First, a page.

Resource | 16.06.2023 | By Imran Mulla

3.7. Auditory processing disorder (APD)


APD affects how the brain interprets sound, and thus the meaning of what has been heard, rather than how the sound actually travels along the auditory pathway. It impacts the brain’s ability to filter and interpret sounds; the child can hear but falls short at listening.

APD impacts everyday life primarily through a reduced ability to listen, and so respond appropriately to sounds.

There are common characteristics of APD which in combination may indicate its presence. These include having difficulties:

  • listening in noise and more specifically, understanding speech in noisy environments
  • maintaining attention
  • retaining and remembering instructions
  • processing visual information, eg developing reading skills.

Although APD was first identified over 60 years ago, it has taken a lot of discussions to have it acknowledged as an issue to hear accurately. Concerns over how and what to assess made it difficult to create a universal standard by which to make a diagnosis. In 2021, however, the World Health Organisation recognised APD as a ‘hearing disorder’.

It is now recognised that there are three types of APD:

  • Developmental – children presenting listing difficulties but showing hearing within normal levels on the audiogram.
  • Acquired – as a result of a head trauma, illness, or ageing.
  • Secondary – as a result of historical episodes of glue ear or ear infections.


A referral for APD assessment will not be accepted for children under seven years of age. However, if educational and/or healthcare professionals are concerned about the child, they should recommend an audiology referral to have a hearing level assessment (PTA) carried out.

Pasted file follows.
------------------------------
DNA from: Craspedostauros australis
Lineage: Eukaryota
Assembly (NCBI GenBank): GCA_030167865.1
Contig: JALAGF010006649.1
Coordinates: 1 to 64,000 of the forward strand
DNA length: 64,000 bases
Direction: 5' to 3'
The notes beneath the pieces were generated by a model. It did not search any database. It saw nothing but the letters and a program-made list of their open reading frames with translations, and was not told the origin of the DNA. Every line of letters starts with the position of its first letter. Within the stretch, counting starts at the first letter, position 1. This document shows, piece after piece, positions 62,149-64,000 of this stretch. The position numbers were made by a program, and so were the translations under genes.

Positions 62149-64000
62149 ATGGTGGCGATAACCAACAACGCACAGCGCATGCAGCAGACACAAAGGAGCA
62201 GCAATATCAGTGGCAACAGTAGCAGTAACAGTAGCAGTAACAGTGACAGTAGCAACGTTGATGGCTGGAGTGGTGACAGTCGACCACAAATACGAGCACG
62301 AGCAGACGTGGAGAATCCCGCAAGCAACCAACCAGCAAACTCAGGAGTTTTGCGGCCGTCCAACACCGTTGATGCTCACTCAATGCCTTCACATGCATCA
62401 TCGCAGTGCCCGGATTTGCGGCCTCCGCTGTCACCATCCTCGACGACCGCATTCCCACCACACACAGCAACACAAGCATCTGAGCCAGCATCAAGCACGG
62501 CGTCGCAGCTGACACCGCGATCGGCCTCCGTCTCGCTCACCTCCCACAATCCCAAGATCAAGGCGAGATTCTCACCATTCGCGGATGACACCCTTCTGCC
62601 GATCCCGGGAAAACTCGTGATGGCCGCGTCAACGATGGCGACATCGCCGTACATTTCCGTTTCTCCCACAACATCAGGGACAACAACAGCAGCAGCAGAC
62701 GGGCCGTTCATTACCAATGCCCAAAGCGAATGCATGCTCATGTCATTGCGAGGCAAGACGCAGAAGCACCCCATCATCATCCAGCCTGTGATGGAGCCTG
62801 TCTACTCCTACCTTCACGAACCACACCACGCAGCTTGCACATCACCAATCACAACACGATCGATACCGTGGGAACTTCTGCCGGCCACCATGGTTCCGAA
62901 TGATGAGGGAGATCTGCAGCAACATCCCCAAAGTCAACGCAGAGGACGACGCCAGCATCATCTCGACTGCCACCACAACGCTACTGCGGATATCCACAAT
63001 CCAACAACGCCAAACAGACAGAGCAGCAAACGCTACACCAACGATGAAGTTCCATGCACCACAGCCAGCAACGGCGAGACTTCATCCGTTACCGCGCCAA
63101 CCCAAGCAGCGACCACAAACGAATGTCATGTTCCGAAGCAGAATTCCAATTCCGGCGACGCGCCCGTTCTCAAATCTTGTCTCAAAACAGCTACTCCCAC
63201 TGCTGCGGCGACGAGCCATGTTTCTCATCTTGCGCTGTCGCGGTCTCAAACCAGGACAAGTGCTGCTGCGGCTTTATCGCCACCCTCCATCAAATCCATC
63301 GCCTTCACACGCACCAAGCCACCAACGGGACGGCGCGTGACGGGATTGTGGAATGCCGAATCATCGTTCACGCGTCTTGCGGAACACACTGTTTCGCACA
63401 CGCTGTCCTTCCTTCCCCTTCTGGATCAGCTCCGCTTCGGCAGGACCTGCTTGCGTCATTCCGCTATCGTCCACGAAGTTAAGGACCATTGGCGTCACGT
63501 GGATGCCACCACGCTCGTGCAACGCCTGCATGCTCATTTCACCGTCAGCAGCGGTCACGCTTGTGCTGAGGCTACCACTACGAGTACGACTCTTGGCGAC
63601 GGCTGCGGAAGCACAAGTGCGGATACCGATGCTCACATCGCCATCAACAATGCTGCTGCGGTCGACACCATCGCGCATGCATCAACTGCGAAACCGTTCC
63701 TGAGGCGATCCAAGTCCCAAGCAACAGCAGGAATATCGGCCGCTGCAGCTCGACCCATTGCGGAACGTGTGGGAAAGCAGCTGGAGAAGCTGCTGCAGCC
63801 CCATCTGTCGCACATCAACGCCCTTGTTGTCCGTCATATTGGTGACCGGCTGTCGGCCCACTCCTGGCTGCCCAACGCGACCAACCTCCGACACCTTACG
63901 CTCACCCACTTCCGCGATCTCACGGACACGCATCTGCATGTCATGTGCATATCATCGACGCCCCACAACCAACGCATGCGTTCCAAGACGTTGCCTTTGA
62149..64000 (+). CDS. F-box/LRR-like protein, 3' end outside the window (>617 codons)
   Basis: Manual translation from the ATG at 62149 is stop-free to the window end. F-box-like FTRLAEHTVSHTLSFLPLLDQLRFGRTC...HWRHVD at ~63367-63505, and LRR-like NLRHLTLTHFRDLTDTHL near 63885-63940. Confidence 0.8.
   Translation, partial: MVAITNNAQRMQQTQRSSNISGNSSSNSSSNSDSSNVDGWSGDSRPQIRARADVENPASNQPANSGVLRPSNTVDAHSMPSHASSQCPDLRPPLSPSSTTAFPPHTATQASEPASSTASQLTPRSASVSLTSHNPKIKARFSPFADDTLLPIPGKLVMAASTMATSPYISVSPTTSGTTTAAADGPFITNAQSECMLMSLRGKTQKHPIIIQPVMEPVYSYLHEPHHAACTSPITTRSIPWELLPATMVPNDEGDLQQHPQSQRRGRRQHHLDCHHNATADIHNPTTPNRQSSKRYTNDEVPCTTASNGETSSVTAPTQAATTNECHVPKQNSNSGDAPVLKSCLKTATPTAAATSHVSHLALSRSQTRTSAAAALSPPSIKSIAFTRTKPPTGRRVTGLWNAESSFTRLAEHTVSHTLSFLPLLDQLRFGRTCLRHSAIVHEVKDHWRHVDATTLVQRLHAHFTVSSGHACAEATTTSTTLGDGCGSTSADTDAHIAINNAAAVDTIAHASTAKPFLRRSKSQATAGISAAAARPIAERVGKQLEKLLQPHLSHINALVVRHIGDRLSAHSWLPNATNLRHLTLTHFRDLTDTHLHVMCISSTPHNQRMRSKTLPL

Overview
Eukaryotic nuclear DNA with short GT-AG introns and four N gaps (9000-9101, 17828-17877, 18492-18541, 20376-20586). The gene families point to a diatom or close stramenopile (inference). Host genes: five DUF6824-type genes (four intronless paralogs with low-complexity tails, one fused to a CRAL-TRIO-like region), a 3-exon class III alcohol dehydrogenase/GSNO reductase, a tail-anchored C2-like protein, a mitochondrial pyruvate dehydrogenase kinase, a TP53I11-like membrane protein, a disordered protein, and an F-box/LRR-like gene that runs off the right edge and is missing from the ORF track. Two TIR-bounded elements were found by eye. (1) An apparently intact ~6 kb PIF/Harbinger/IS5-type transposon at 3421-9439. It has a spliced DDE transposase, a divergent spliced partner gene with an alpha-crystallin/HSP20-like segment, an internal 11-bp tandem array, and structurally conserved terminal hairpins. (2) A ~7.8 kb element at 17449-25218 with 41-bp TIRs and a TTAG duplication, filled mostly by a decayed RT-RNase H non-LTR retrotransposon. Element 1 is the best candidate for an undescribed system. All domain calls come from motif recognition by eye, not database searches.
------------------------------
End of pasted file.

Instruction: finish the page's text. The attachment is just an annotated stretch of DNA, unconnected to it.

The child can have a history of glue ear, but at the time of the referral, the audiogram must show hearing within normal limits (>20dB) and normal middle and inner ear functions.

Some APD centres will request speech and language and educational psychology reports to support the referral.

Once the referral for APD assessment has been accepted, the child will participate in a range of assessments including audiometry, listening to noise, and spatial awareness.

If a diagnosis of APD is concluded, the final report will recommend that a referral to a QToDs is made by either the family or school. The child is then discharged from the APD centre.

Considerations for QToDs

  • The experiences of APD will be individual and specific to each child. It is important to listen to the difficulties the child is facing.
  • It is recommended to establish a good relationship with family and school.
  • Although the Roger Focus will be recommended at diagnosis, they are not the only answer. Some children with APD prefer no listening device.
  • School teachers working with the child need to understand the impact of APD on their learning.
  • The family will benefit from advice on supporting their child.
  • Family and professionals recognise the CYP will experience a short attention span and may fatigue easily during auditory tasks.

Further reading:

For further information refer to:


Next pages in section 3

3.8 Cochlear implant assessment

3.9 Bone conduction implant assessment

Previous pages in section 3

3.1 Newborn hearing screening programme (NHSP)

3.2 Distraction testing

3.3 Visual reinforcement audiometry

3.4 Pure tone audiometry

3.5 Assessing children with additional needs

3.6 Auditory neuropathy spectrum disorder (ANSD)


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